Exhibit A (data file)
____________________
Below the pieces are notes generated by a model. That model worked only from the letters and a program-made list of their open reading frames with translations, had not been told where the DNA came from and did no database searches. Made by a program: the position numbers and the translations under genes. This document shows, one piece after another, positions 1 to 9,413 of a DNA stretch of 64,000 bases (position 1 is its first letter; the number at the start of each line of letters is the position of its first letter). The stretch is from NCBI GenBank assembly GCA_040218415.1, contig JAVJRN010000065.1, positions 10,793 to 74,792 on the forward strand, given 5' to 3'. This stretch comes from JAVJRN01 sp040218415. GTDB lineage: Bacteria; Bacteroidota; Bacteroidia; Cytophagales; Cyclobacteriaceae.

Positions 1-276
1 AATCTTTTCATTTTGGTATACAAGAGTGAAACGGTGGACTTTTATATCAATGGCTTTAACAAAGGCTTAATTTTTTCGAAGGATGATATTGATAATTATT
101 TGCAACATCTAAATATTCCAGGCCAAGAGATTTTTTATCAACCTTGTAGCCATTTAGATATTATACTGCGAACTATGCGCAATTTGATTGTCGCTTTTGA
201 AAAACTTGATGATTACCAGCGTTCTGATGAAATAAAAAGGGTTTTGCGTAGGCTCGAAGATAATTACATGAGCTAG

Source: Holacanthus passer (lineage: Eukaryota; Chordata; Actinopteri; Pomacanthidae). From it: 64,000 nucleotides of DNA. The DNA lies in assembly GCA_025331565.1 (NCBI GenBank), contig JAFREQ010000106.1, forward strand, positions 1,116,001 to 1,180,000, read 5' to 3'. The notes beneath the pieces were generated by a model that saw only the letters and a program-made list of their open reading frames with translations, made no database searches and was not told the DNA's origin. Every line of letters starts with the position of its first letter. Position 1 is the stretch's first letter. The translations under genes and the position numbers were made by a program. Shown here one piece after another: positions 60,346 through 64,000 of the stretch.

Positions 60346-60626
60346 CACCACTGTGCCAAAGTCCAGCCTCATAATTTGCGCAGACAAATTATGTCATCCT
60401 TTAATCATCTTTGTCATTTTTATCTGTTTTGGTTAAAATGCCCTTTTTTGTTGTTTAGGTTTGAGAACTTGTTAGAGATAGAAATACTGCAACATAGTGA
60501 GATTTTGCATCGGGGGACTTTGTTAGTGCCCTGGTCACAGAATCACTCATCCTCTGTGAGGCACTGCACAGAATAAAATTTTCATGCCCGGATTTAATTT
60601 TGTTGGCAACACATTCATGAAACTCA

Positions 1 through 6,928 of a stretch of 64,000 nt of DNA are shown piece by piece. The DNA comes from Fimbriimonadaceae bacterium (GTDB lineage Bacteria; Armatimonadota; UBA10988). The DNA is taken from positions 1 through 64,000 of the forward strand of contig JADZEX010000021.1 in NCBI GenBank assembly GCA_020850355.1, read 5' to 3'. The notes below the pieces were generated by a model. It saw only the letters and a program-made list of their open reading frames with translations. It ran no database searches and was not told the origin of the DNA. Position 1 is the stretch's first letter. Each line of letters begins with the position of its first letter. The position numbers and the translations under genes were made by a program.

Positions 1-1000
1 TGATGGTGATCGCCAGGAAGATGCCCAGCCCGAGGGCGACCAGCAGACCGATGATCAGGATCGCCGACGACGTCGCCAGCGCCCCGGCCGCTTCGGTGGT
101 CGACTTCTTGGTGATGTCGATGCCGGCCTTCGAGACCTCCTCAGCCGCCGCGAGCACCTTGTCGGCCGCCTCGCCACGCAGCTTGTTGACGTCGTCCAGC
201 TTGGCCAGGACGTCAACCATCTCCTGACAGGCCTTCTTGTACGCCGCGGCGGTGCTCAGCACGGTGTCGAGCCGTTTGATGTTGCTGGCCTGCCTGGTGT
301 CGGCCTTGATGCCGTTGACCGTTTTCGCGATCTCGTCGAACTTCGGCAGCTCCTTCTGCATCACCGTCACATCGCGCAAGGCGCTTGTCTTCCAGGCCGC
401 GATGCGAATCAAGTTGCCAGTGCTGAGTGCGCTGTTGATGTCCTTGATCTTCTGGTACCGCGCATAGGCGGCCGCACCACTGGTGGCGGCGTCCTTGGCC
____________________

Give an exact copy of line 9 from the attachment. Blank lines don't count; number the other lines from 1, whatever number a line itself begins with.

60401 TTAATCATCTTTGTCATTTTTATCTGTTTTGGTTAAAATGCCCTTTTTTGTTGTTTAGGTTTGAGAACTTGTTAGAGATAGAAATACTGCAACATAGTGA